Born in the early 1940s from the brilliant idea of a worried mother, duct tape soon developed up to becoming one of the most used products in the world. Behind a simple item hides a rich and long history of ideas and unexpected adventures. Let's discover its origins, its invention, and how it is used today.
In this article, we are going to go over the following topics:
Vesta Stoudt was the mother of two Navy sailors employed in the USA forces during the Second World War. We don’t know what brought her to write a letter to President Roosevelt, if patriotism or the concern for the lives of her sons, in 1943.
What we know is that, in that letter, she was the first who suggested using adhesive fabric tape to seal the boxes of ammunition, in order to save precious time during battle. From that advice, Johnson & Johnson developed the first duct tape in history.
The origins of duct tape are not as certain as one might think. During the 10s, there was a product similar to duct tape that was used to reinforce objects, and it probably was what we can call the "ancestor" of the duct tape we know today.
But the true adhesive tape we currently use was probably born around the age of World War II. As we're going to see in this article, the history of duct tape is filled with misconceptions, misspellings, and several end-uses which contributed to creating confusion about its name.
That product was made of a thin stripe of duck fabric, with a plastic coat and a layer of rubber-based adhesive. It was used as a reinforcement for many objects, such as shoes and boots, power cables, and window blinds.
During the war, the history of duct tape was confined to the emergency repair of military tools and vehicles, and we had to wait until the end of the conflict to see the product spread out on the market for home applications.
After WW2, misconceptions about the origins of duct tape started spreading, specifically because there were two dissimilar products that had similar names: duck tape and duct tape.
It is a common belief that duct tape, in the years of its early history, used to be called “duck tape”, probably referring to the name of its fabric or to its resistance to water, just like a duck bird. The name was said to have been given by its inventor, and only later (after World War II) it was changed to duct tape.
However, according to research, there is no reference to the name “duck tape” in any document of that time. During the War, the tape simply had no specific name.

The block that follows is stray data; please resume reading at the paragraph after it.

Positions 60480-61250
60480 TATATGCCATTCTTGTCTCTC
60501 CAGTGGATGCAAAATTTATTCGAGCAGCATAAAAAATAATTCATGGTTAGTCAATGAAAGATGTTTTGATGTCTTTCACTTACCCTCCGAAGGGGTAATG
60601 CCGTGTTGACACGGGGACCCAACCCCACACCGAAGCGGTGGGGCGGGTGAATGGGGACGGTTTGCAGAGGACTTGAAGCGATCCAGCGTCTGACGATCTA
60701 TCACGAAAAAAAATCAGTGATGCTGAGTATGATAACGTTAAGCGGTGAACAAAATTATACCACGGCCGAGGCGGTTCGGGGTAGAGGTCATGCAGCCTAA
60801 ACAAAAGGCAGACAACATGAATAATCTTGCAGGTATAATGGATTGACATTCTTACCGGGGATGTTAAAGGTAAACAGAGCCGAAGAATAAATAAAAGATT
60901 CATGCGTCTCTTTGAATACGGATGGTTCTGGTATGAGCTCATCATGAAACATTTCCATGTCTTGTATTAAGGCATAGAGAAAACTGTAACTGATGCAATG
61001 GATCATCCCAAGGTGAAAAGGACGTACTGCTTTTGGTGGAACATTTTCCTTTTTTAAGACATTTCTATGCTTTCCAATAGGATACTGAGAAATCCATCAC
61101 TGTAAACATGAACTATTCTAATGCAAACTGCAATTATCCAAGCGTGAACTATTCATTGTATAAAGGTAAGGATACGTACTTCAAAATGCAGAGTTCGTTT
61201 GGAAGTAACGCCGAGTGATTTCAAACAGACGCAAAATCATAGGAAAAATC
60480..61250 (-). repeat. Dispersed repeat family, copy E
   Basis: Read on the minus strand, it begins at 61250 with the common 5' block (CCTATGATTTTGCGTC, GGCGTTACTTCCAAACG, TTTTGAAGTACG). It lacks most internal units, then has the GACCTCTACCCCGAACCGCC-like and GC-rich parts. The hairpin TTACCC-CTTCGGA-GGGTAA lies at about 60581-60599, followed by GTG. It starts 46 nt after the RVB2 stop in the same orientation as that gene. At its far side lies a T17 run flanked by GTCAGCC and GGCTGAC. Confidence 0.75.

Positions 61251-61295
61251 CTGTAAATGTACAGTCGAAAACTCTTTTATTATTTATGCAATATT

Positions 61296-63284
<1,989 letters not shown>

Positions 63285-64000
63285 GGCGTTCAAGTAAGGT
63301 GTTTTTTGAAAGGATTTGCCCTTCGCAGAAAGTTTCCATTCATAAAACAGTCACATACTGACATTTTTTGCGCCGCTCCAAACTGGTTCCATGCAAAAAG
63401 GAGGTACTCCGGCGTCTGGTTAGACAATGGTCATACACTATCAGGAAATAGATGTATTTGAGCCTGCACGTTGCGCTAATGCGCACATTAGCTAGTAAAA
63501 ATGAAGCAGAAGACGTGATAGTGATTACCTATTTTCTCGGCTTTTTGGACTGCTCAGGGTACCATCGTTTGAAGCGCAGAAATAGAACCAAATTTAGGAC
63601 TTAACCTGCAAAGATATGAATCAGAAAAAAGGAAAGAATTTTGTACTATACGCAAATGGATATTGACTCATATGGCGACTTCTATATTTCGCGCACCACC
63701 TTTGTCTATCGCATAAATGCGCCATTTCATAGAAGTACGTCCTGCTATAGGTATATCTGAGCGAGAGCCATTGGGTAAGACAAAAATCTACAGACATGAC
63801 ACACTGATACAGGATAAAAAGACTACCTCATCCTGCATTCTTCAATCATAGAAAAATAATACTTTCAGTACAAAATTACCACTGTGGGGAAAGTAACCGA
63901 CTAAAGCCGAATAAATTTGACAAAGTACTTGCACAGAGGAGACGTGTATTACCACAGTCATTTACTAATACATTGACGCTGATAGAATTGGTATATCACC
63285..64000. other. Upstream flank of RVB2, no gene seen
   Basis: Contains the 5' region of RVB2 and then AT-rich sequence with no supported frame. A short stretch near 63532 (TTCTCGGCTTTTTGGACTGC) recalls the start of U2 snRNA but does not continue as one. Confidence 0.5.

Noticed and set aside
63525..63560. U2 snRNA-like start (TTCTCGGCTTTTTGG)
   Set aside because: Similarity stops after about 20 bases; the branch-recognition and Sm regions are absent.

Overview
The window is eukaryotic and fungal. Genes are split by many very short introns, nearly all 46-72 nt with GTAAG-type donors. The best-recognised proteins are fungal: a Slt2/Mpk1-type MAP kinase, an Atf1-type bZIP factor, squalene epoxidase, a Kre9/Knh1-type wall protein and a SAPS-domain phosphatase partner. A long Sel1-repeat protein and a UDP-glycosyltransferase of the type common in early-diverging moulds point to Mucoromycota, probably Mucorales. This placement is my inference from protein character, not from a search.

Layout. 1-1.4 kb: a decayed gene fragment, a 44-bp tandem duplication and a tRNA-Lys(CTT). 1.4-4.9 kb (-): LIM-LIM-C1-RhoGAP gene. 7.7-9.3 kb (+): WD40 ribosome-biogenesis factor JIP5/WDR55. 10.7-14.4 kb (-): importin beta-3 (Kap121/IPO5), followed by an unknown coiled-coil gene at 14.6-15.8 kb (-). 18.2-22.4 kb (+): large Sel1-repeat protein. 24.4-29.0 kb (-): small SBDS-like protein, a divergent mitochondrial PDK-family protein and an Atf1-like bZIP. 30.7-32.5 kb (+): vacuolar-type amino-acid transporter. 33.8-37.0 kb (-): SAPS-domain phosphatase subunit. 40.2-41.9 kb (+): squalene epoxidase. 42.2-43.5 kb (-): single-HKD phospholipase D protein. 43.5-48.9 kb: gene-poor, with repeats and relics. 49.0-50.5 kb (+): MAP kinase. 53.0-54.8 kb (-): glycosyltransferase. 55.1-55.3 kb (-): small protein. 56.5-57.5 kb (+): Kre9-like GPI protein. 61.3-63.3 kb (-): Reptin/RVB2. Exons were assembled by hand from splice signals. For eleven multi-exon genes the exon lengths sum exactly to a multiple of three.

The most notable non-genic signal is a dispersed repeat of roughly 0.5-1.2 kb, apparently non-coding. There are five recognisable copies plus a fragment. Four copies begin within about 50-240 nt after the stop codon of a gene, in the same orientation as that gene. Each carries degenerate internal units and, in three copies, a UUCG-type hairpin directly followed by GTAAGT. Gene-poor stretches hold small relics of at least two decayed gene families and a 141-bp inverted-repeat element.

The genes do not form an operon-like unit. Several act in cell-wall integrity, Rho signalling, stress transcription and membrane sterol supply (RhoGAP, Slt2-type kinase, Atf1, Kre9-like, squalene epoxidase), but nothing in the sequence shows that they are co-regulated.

In fact, duck tape most likely referred to something that was not adhesive at all: tape was simply used as a synonym for fabric stripe, while duck referred to the type of cloth.
During the Fifties, duct tape was employed in the construction sector to wrap air ducts, with the production of grey colored tapes that could camouflage on the tin. The name “duct tape” was given to the product during those years, referring to this application.
In the Fifties, the tape itself assumed many of the features that possess nowadays, and in the Sixties it was improved even more. The uses of duct tape became different from its origins: now, it was the best ally for temperature-resistant and air-conditioning applications.
Duct tape, in fact, was much appreciated for its heat-resistant skill. There were some models on the market that were even able to maintain a strong hold at over 350°F!
During the Sixties and the Seventies, duct tape entered NASA’s equipment in space missions. One of the most glorious moments of duct tape occurred in this context, in 1970, when the tape saved the lives of the astronauts on Apollo 13, during a lunar mission.
On the spacecraft, an oxygen tank exploded, cutting drastically the air reserves for the following days: the only way to solve the problem was to clean the air from CO2 with specific lithium hydroxide canisters, but some of them weren’t compatible with the openings of the module.
After many hours, the engineers came up with a plan to modify the canisters, using duct tape among other tools (see the picture at the head of the article). The idea worked, and the astronauts came back home with no harm.
In the last thirty years, the history of duct tape has been a long tale of research and innovation, which brought the tape to become the flexible and efficient product we all know.
Resistance to extreme temperature and heath, the introduction of new materials and technologies, and the production of specific tapes for industrial applications: these are just some of the steps that duct tape has made since the Eighties, confirming it as one of the most useful tools ever invented.
Today, duct tape can be used for small fixings and repairs around the house, to patch holes, tears, and cracks, and to reinforce objects and surfaces. Its uses are potentially endless.
From its invention to the present day, duct tape has come a long way. Nowadays, there are many manufacturers and types of it on the market. Its history, though, is not complete yet. Who knows what the future holds for this adhesive product!
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